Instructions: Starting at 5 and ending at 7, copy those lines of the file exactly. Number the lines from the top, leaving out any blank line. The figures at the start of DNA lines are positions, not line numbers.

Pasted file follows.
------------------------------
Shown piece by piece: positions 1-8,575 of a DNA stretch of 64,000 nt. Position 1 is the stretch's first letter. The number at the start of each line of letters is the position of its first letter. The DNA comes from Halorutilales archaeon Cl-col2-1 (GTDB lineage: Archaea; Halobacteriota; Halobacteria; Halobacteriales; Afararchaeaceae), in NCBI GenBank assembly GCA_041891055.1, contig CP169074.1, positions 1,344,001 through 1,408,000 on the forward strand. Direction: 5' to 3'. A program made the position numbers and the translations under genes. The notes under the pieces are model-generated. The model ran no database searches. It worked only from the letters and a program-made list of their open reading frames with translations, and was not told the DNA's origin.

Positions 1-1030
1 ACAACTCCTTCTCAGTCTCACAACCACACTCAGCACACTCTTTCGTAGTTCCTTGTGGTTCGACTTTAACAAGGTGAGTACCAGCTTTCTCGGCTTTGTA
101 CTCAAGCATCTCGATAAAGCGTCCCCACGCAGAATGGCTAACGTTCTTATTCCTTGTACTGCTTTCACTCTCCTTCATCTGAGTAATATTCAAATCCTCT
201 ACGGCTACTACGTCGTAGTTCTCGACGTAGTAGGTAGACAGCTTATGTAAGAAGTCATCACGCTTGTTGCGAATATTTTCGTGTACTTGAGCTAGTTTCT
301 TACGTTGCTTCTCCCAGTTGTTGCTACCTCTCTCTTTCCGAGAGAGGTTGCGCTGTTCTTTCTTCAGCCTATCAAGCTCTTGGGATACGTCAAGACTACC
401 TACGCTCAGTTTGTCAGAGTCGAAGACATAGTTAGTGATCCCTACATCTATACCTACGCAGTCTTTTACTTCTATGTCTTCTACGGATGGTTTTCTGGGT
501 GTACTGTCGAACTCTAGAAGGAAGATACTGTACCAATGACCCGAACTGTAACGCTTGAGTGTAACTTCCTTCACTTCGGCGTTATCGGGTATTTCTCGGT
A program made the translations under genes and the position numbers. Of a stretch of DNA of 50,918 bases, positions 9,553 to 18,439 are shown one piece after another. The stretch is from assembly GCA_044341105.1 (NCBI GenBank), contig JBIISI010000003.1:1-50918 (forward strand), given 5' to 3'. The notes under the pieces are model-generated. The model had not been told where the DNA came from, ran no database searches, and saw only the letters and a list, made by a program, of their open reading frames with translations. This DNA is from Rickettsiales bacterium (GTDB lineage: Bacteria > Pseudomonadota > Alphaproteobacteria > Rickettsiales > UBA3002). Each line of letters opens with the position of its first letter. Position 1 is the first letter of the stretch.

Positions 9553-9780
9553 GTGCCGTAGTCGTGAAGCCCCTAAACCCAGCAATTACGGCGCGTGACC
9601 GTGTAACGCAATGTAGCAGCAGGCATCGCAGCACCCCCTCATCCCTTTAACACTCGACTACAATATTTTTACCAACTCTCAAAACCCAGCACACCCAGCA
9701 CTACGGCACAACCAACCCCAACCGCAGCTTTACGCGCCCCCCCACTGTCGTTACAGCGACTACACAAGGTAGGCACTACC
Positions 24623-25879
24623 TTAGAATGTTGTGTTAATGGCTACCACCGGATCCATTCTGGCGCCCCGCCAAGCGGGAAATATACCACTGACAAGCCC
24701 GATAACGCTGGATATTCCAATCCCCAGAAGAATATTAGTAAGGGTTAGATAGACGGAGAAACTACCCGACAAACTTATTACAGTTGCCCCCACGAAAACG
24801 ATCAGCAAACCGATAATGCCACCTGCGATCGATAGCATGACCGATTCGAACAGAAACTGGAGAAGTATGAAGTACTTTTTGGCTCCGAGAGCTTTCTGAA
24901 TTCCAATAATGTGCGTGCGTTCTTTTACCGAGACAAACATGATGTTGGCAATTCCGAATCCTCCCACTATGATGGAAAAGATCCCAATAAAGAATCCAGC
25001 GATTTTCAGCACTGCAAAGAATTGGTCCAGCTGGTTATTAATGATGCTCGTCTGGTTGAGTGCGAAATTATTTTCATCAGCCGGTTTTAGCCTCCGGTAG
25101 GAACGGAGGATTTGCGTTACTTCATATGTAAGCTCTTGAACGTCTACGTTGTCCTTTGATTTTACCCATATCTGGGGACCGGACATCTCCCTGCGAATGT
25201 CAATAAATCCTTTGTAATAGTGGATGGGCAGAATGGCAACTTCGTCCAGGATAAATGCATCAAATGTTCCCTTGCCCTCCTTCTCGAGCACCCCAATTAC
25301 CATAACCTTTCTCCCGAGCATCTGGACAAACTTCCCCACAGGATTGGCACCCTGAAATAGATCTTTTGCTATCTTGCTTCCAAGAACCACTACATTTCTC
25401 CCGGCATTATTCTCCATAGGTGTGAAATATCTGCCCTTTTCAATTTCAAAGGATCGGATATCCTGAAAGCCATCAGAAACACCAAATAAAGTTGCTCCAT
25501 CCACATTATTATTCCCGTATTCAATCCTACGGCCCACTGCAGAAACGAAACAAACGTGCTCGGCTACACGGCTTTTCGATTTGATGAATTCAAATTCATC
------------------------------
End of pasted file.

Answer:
201 ACGGCTACTACGTCGTAGTTCTCGACGTAGTAGGTAGACAGCTTATGTAAGAAGTCATCACGCTTGTTGCGAATATTTTCGTGTACTTGAGCTAGTTTCT
301 TACGTTGCTTCTCCCAGTTGTTGCTACCTCTCTCTTTCCGAGAGAGGTTGCGCTGTTCTTTCTTCAGCCTATCAAGCTCTTGGGATACGTCAAGACTACC
401 TACGCTCAGTTTGTCAGAGTCGAAGACATAGTTAGTGATCCCTACATCTATACCTACGCAGTCTTTTACTTCTATGTCTTCTACGGATGGTTTTCTGGGT